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From the March/April, 2015 issue of Touchstone

 

Prognosis Pending by John C. Chalberg

Book Review

Prognosis Pending

An Anxious Age: The Post-Protestant Ethic and the Spirit of America by Joseph Bottum

Image, 2014
(296 pages, $25.00, hardcover)

reviewed by John C. Chalberg

A more accurate subtitle for this book might have been "The Post-Protestant Ethic and a Dis-spirited America." After all, the thrust of Joseph Bottum's story of our "anxious age" is the "catastrophic" collapse of an American Protestantism that did so much over the course of the nineteenth century to buttress the American experiment—and the American spirit. Not so in the twentieth century, laments an anxious Mr. Bottum, who worries that what's left of mainline Protestantism is out to redefine the American spirit, rather than revive it.

Behind this story is a "back story," or what Bottum calls the Erie Canal Thesis of American History. At issue is less the building of that canal than the "burned over district" that resulted from this massive project. As workers swept in and a canal was dug, the spirit of a missionizing American Protestantism swept in and "burned over" the entire region.

With this back-story briefly front and center, Bottum proceeds to remind us that many of the most important stories of a spirited America simply cannot be understood "without recognizing the central role played by Protestant Christianity." What makes our dispirited age such an anxious one is that the vibrancy of a confident, independent, biblically grounded American Protestantism has given way to a thoroughly secularized, mainline, "post-Protestant Christianity."

The Children of Post-Protestant America

Bottum traces the roots of this shift to the progressive movement of a century ago. More specifically, he dwells on Walter Rauschenbush and the Social Gospel movement, or, as Bottum so wryly puts it, the Social Gospel "without the gospel."

Wryness quickly gives way to irony, as Bottum cannot resist noting that today it is the most biblically based churches that offer their members the most positive social benefits, and all without claiming to provide such benefits. Here is a form of the social gospel—and social justice—with the gospel.

Such irony escapes the intellectual and cultural descendants of the original Social Gospelers. In fact, Bottum opens this book with telling sketches of his "poster children" for "post-Protestant America." Like their grandparents, they are full of "insufferable self-righteousness," especially when it comes to expressing their "moral and spiritual concerns." Mostly devoid of anything approaching biblical Christianity, they cannot avoid parading their moral and spiritual superiority. By their own self-assessment, they are good people. Bottum puts this a bit differently: they need to see themselves as good people.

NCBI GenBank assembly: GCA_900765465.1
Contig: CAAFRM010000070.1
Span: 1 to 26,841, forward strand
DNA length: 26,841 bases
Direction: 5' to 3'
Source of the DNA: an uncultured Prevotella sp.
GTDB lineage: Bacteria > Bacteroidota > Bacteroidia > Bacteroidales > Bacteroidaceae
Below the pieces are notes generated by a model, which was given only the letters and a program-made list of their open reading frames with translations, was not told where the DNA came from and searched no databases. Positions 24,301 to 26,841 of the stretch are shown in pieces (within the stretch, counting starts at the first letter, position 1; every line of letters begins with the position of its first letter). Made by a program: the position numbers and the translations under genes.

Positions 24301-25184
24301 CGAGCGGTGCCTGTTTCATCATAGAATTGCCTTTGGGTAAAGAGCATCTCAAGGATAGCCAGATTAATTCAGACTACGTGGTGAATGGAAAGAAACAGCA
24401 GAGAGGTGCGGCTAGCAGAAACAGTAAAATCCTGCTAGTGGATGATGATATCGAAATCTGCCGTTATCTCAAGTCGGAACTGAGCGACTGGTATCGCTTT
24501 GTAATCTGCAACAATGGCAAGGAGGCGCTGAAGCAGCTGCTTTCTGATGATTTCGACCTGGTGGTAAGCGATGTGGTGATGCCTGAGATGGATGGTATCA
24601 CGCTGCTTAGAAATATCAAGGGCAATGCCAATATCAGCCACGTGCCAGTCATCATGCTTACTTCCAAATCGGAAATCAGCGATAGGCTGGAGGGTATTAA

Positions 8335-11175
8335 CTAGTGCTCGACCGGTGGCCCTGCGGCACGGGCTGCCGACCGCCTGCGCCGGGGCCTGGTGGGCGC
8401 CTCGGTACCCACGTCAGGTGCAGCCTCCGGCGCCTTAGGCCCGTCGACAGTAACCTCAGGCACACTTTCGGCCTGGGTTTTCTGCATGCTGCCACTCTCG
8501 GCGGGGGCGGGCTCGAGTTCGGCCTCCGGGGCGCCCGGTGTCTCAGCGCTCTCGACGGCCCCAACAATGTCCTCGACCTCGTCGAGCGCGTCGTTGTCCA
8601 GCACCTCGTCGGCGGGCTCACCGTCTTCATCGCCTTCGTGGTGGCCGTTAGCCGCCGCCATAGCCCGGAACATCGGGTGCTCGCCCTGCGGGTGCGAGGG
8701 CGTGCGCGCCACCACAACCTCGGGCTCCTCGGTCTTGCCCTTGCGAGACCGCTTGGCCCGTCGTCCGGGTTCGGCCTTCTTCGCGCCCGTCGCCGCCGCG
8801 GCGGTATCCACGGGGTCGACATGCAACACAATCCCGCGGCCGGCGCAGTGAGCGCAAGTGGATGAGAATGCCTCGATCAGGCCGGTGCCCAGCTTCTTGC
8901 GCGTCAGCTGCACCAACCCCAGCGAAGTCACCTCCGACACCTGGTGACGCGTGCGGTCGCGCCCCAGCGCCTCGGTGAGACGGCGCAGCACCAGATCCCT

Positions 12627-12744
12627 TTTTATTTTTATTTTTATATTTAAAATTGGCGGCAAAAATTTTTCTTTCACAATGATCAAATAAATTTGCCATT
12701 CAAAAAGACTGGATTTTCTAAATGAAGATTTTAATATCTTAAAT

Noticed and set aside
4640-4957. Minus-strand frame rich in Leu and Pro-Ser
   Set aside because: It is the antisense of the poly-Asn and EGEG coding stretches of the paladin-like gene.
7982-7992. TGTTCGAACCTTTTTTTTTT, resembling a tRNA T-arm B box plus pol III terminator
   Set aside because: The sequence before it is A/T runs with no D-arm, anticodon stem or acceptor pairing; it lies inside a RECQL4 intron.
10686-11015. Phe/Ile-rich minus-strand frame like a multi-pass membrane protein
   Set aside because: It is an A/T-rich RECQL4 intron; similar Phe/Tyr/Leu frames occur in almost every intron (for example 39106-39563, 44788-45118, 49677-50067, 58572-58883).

While his subjects would be horrified at the comparison, Bottum labels them "highly judgmental" Puritans, who are also highly selective about what deserves to be judged. Highly anxious about matters of health, they are generally unconcerned about matters of sex. In Bottum's judgment, their amorality on the subject of sex represents one of the "most fascinating" shifts in modern American history. Not all that long ago the "moral center of human worrying" about the human body dwelt on sex. Today it zeroes in on food. He might have added exercise as well.

No Replacement for Dried-Up Mississippi

What greatly exercises Bottum is not just this shift—and not just the decline and fall of mainline Protestantism, but the high probability that nothing will be able to replace it. Protestantism was once our "cultural Mississippi." As such, it centered the country by giving all Americans a single vocabulary with which to "criticize and support the nation." It aided and corrected American democracy and American capitalism by both celebrating their strengths and successes and calling attention to their weaknesses and failings.

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While it would seem that Evangelicals and Catholics are the logical heirs to traditional American Protestantism, Bottum has serious reservations about the ability of either the Ohio (Evangelical) or the Missouri (Catholic) to transform itself into a mighty Mississippi. Evangelicals, he worries, have too little church organization, while Catholics have too much. He also suggests that Evangelicals lack intellectual heft, while Catholics may have an excess of the same.